Reich v. Lopez, __ F.3d ___, 2017 WL 2293546 (2d Cir. 2017)
The court affirmed the dismissal of a civil RICO complaint alleging wire fraud and Travel Act violations regarding an effort by defendants to discredit Plaintiffs connected to a Venezuelan energy company that was in litigation with one of Reich’s clients. The court found dismissal proper because Reich failed to allege that the defendants engaged in a “pattern of racketeering activity.” Of his two theories, one was found to fail because the predicate acts posed no continuing threat of racketeering; the other failed because the predicate acts chosen were insufficiently related to each other.
Plaintiff alleged that two combinations of predicate acts each meet the pattern requirements. His first theory is that the requisite pattern is formed by the two acts of wire fraud alone: a false phone call to the bank shareholder and another false phone call to Cedeño. His second theory is that the requisite pattern is formed by the acts of wire fraud combined with the Travel Act violations.
The court found that Reich’s first theory failed because the predicate acts lack continuity.
The court discussed RICO targets conduct that “amount[s] to or pose[s] a threat of continued criminal activity.” See H.J Inc. 492 U.S. at 239, 109 S.Ct. 2893. The court found that under each theory continuity was not supportable, as the wire fraud alone was not continuous in either sense, the phone calls included no future threat of repetition, and false phone calls were not Derwick Associates’ (the enterprise), a Venezuelan energy company, “regular way of operating [its] business” stating that although Derwick allegedly bribed Venezuelan officials, it is not a narcotics ring or an organized crime family.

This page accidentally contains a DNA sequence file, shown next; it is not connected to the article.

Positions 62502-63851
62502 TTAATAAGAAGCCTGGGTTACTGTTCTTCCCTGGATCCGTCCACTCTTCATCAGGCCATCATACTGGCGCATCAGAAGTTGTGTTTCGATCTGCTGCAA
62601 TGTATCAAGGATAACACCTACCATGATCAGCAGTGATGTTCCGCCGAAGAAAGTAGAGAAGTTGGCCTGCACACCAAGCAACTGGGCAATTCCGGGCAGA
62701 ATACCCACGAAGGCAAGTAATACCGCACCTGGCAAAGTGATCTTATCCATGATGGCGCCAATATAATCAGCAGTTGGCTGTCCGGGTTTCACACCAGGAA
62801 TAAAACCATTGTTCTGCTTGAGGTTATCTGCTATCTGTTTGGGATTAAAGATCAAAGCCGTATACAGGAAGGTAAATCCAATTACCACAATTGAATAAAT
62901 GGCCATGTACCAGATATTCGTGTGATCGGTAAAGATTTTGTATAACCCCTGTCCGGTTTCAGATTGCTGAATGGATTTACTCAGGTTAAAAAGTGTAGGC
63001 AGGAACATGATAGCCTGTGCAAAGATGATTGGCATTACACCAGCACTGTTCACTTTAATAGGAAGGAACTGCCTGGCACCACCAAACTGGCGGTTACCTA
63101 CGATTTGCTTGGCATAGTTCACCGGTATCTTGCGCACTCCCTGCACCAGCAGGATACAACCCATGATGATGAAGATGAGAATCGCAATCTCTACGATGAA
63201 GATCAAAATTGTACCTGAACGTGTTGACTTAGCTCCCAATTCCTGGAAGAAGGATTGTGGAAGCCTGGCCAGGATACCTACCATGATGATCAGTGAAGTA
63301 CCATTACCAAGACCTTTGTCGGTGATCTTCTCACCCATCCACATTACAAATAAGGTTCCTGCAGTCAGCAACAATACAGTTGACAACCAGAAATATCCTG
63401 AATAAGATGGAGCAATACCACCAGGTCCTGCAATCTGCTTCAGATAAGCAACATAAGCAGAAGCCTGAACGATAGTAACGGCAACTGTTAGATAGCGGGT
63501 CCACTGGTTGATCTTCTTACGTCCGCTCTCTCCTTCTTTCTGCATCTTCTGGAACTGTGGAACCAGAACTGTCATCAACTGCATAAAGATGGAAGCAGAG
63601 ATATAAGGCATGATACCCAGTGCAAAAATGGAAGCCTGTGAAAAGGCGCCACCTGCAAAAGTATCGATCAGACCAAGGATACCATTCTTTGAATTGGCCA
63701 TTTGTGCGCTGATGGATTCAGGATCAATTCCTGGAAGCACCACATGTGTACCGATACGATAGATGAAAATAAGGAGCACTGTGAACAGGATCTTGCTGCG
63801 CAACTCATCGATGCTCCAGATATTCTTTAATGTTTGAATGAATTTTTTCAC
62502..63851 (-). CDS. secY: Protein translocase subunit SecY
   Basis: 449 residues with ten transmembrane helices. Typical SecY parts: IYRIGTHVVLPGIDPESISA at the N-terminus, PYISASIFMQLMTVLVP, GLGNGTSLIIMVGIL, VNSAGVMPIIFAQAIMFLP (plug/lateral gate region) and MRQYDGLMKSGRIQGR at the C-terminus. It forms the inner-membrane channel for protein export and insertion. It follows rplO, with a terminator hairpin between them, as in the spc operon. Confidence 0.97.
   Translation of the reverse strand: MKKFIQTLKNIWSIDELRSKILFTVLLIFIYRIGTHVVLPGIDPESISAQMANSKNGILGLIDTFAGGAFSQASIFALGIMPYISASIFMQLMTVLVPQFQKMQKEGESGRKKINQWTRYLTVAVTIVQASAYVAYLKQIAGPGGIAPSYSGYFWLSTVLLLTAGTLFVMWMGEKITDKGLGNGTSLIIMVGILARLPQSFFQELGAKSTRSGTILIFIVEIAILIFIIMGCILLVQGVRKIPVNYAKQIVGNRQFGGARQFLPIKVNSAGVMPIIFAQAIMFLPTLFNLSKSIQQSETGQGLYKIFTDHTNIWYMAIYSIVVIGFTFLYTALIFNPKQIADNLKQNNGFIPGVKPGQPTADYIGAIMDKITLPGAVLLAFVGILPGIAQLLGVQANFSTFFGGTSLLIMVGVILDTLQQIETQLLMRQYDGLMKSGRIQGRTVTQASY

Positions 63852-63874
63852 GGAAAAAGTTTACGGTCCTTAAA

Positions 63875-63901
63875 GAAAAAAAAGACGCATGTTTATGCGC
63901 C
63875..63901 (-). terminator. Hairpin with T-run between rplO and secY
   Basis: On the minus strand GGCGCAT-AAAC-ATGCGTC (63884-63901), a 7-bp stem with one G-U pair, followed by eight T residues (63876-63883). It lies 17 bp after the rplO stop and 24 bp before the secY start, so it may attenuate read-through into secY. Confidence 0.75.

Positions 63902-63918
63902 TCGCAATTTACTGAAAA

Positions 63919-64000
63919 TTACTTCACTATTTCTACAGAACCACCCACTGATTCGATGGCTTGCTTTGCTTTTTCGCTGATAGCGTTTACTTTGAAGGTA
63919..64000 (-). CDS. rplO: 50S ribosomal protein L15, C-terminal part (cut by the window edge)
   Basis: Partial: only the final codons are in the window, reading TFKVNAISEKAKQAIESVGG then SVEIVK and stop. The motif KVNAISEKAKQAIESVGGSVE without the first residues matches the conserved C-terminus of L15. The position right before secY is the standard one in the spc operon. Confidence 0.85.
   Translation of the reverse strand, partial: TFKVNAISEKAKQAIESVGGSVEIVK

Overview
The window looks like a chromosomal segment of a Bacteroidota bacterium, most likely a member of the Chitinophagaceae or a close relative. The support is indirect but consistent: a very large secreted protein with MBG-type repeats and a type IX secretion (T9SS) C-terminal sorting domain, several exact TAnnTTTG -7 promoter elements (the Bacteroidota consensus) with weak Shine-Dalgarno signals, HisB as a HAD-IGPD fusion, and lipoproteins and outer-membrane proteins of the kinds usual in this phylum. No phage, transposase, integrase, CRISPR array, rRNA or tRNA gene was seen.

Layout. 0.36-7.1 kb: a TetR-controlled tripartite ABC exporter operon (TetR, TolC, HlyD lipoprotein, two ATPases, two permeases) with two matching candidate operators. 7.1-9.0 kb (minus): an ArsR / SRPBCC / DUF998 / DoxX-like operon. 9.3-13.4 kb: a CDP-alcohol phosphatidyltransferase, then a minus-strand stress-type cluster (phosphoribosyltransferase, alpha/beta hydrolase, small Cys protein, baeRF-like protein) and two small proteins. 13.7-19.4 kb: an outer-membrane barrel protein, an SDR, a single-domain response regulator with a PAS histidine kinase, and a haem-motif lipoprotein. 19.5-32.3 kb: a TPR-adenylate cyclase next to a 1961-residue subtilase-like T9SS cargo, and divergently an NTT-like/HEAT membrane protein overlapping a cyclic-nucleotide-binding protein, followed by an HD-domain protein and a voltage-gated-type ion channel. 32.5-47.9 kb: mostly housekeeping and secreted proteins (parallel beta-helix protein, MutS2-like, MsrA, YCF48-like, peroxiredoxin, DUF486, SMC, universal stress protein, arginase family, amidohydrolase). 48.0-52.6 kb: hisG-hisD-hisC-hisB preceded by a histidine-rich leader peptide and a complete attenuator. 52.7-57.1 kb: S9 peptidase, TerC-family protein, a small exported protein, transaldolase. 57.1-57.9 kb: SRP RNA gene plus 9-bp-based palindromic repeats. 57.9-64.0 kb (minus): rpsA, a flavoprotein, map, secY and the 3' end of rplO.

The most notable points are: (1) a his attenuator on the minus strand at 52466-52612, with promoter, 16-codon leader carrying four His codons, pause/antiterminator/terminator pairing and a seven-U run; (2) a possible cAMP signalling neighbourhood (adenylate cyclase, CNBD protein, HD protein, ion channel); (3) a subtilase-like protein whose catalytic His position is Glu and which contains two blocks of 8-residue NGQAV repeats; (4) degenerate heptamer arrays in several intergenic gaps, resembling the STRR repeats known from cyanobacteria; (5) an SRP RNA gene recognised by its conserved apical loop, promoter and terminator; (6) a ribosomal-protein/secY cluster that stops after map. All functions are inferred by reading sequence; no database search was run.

Reich’s second theory—that the predicate acts are both the wire fraud and the Travel Act violations—sufficiently pleaded closed-ended continuity because it alleges conduct from 2009 until at least the end of December 2012. But, the court found that although the predicate crimes were “vertically” related to the activities of the Enterprise, it applied also a “horizontal relatedness” test to find that there was insufficient relatedness and thus no pattern.
In contravention of the explicit holding in H.J. Inc., the court first stated that the Plaintiff has to prove both “vertical” and “horizontal” relatedness. Also, in contravention of H.J. Inc., the court drew the same distinction used in H.J. Inc. in a continuity analysis, that is determining whether enterprises that are and are not primarily legitimate. The court stated because the enterprise (Derwick), a company alleged to having engaged in bribes, was found to be an enterprise not primarily in the “business [of] racketeering activity,” predicate acts must also be “horizontally related.” Finding the methods of commission, victims, purpose, and results of the predicate acts were all dissimilar, the court concluded there was no “horizontal relatedness” and thus no pattern.
(1) H.J. Inc. held that “relatedness” can be shown in the disjunctive, and there is no authority to find that both need be applied. H.J. Inc. does not apply an enterprise test to relatedness.
(2) The court’s finding that open-ended continuity need be a narcotics ring or organized crime family is plain wrong, and contrary to the explicit language in H.J. Inc. In H.J. Inc., the Supreme Court found that RICO open-ended continuity may be found when, for example, there is a legitimate business (as enterprise) which regularly conducts business through illegitimate means, by committing acts of fraud for example. 109 S.Ct. at 2902-03. The requirement that open-ended continuity can only be found in violent enterprises, such as narcotics rings and organized crime families, also disregard those enterprises primarily in the “business [of] racketeering activity,” which include activities like bribery and fraud.
(3) The court found continuity, closed-ended, just based on three years, without analyzing more. A good case for that principle.
David J. Stander, Esq. is a civil RICO attorney who focuses on civil RICO litigation.